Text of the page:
In his 2012 work, Faith of the Faithless, the philosopher Simon Critchley presented an ‘atheistic’ formulation of faith as an ‘experiment’ in ‘political theology.’ This work, as part of the so-called ‘turn to religion’ in continental political philosophy, gave an account of what Critchley had formerly articulated as ‘atheistic transcendence.’ Tracing the genesis of the latter and then linking to his notion of the supreme fiction, the paper seeks to account for Critchley’s ‘a/theological’ shift. Through a close reading, the paper (...) argues that Critchley’s ‘faith of the faithless’ depends on the Christian hermeneutic tradition – or radical theology – for its articulation. Finally, using John D. Caputo’s radical theology as the principal proponent in this regard, the paper demonstrates a necessary symmetry with Critchley’s faith of the faithless. Such a claim leads to the conclusion that while symmetrical, Critchley and Caputo are also inversely related. That is: a Critchlean radical politics nourished by radical theology opens up the possibility for a Caputoian radical political theology nourished by Critchlean radical politics. (shrink)
John D. Caputo’s book is one in a new series from Penguin called “Philosophy in Transit”. The “transit” theme has a number of dimensions: the publisher announces that the authors use “various modes of transportation as their starting point”, and the books will use this idea to represent some aspect of the current state of philosophy itself (a leading metaphor of Caputo’s book is that truth is perpetually “on the go”). Furthermore, the publisher’s description of these books as “commute-length” (...) indicates when and where they expect people to read them. Future volumes – by Barry Dainton on “self”, Susan Neiman on “why grow up?” and the ubiquitous Slavoj Zizek on “event” – are forthcoming. (shrink)
Contemporary philosophical discussion of religion neglects dualistic religions: although Manichaeism from time to time is accorded mention, Zoroastrianism, a more plausible form of religious dualism, is almost entirely ignored. We seek to change this state of affairs. To this end we present the basic tenets of Zoroastrian dualism, argue that objections to the Zoroastrian conception of God are less strong than typically imagined, argue that objections to the Zoroastrian conception of the devil are less strong than typically imagined, and offer (...) some brief concluding thoughts. (shrink)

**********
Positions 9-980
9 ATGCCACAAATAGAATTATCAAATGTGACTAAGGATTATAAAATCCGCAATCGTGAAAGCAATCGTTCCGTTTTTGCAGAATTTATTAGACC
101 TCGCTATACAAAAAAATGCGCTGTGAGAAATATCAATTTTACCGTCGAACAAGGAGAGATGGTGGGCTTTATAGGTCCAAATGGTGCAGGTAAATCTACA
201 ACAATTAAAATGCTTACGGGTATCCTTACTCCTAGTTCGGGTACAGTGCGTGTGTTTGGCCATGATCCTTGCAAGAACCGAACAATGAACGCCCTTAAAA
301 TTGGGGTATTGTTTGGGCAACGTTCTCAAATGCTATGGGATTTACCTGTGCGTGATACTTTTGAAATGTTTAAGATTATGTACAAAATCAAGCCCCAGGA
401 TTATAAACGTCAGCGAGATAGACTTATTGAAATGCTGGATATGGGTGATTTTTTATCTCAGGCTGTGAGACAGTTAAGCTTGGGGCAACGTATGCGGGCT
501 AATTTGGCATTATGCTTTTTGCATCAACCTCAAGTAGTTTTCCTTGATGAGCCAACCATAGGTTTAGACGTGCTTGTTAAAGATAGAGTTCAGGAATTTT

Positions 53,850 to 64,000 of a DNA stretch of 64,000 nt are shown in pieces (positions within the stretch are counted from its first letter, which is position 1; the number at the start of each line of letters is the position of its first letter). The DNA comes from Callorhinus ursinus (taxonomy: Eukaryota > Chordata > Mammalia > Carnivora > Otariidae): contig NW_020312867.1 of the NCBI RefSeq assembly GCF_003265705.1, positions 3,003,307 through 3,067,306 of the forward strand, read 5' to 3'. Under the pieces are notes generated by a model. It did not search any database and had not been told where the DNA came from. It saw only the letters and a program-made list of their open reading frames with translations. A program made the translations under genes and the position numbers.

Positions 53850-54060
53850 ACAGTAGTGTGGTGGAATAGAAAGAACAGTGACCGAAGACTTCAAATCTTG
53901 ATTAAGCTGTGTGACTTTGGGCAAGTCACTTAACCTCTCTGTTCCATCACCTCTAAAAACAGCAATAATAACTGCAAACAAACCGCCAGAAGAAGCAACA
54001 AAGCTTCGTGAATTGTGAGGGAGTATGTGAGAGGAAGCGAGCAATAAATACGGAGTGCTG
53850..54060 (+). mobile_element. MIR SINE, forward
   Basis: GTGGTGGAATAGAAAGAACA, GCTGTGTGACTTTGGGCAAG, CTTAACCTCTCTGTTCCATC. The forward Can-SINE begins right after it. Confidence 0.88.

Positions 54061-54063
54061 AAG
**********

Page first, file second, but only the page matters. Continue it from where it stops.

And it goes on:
_The Psychodynamic Image_ is the first selection of John D. Sutherland’s major papers. It provides an overview of the development of his thought on self and society and reveals the extent of his contribution to the field of mental health. Jill Savege Scharff introduces Sutherland’s most important and influential essays. These reflect his range as a theoretician, moving easily from the intrapsychic to the interpersonal level, building bridges between points of view and integrating psychoanalytic and social theories. Sutherland’s work (...) calls for changes at the individual level through understanding conflicts and unconscious processes as aspects of parts of the self in interaction. He inspires respect and understanding of the self and its drive toward autonomy. These papers push the boundaries of psychoanalytic thinking and succeed in demonstrating the relevance of psychoanalysis to the wider society. They will be of great interest to psychoanalysts, psychotherapists, counsellors and social workers. (shrink)
" This volume has provided the rare opportunity to present related work of several eminent scholars in different fields. Most of the essays were written to honor Professor Randall on the occasion of his 65th birthday.